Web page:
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Student Code of Conduct Summary

PINE BUSH CENTRAL SCHOOL DISTRICT

Code of Conduct Summary

Table of Contents

I. Introduction

II. Definitions

III. Student Rights and Responsibilities

IV. Essential Partners

V. Student Dress Code

VI. Prohibited Student Conduct

VII. Reporting Violations

VIII. Disciplinary Penalties, Procedures and Referrals

IX. Alternative Instruction

X. Discipline of Students with Disabilities

XI. Corporal Punishment

XII. Student Searches and Questioning

XIII. Visitors to the Schools

XIV. Public Conduct on School Property

XV. Student and Employee Privacy

XVI. Chart of Progressive Discipline

XVII. Dissemination and Review

The Safe School Against Violence in Education (SAVE)and §100.2(1) of the Regulations of the Commissioner of Education require that each school district adopt a written policy on school conduct and discipline “designed to promote responsible student behavior.” Below is a summary of the key elements of the Code of Conduct. A copy of the complete document is available at all Pine Bush Central School District schools and on the district website at www.pinebushschools.org for any interested parent or community member.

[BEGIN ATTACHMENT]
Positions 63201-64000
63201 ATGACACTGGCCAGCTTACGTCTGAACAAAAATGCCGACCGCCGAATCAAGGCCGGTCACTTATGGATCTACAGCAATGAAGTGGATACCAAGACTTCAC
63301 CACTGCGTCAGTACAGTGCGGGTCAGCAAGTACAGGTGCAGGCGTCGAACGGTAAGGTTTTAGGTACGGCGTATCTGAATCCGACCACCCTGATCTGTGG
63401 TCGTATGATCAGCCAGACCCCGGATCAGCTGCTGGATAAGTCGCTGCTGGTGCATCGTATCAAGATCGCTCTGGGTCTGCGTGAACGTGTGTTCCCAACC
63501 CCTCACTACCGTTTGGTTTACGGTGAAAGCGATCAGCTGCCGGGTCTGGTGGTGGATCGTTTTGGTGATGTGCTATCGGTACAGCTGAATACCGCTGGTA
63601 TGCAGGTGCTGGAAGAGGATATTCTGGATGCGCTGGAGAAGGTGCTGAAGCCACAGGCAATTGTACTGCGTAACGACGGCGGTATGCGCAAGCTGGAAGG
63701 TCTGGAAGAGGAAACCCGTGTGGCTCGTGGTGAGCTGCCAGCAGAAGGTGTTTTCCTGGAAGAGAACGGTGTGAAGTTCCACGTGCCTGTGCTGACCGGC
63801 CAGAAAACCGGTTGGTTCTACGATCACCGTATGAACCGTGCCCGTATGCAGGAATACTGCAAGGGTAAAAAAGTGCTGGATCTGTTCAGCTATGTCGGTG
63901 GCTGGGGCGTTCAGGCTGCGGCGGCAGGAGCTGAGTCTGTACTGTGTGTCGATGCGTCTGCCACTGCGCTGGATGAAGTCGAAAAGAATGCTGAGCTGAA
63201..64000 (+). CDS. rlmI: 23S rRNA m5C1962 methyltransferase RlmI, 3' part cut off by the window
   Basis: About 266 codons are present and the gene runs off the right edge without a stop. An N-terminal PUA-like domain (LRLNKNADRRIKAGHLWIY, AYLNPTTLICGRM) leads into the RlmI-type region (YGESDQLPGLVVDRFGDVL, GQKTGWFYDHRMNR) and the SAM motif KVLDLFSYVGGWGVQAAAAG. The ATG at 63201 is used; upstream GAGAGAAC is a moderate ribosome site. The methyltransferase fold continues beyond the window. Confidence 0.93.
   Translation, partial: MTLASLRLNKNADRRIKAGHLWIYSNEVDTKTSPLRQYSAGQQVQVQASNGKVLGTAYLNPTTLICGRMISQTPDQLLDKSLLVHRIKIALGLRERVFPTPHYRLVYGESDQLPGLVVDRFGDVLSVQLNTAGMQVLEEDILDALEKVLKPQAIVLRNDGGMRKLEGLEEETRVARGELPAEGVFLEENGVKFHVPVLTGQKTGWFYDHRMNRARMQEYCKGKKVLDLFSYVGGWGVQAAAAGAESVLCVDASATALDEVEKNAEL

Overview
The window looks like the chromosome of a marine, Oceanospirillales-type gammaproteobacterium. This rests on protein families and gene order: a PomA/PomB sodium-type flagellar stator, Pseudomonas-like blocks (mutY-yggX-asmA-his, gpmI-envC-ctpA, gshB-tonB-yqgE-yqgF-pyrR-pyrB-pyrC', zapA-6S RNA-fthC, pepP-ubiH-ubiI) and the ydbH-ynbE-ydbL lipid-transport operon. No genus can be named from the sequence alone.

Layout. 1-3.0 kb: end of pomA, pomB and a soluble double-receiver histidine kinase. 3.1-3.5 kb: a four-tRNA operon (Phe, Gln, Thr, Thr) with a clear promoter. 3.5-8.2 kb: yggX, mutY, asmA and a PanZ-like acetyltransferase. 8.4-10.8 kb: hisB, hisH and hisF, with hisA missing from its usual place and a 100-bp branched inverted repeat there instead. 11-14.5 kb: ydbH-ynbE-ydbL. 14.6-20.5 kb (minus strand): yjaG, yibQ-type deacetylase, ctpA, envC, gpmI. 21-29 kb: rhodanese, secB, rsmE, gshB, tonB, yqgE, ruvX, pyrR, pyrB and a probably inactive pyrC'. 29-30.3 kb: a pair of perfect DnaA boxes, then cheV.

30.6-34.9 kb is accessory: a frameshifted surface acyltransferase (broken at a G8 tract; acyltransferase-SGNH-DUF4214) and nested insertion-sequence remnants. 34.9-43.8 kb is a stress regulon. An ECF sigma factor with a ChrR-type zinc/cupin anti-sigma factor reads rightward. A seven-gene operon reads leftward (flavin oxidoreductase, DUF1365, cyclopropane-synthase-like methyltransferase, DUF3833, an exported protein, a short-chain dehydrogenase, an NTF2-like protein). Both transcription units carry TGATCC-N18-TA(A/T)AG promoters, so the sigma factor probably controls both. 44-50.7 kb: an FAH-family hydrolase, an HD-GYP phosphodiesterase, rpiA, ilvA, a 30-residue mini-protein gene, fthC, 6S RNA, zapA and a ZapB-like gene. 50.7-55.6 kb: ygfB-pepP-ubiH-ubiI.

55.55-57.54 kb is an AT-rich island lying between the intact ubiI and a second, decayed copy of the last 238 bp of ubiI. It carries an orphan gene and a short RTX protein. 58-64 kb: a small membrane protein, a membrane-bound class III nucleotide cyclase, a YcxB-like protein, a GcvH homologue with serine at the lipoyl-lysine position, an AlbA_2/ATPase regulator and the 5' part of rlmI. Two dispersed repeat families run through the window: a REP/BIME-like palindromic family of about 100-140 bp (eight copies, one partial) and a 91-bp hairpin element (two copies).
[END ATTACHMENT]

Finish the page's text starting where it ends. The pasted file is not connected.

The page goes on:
I.  Introduction

The Board of Education (Board) is committed to providing a safe and orderly school environment where students may receive, and district personnel may deliver, quality educational services without disruption or interference. Responsible behavior by students, parents, teachers, administrators, other district personnel, and visitors is essential to achieving this goal.

The district has a long-standing set of expectations for conduct on school property and at school functions. These expectations are based on the following principles:

  • civility
  • mutual respect
  • citizenship
  • character
  • non-violence
  • acceptance
  • fairness
  • honesty
  • integrity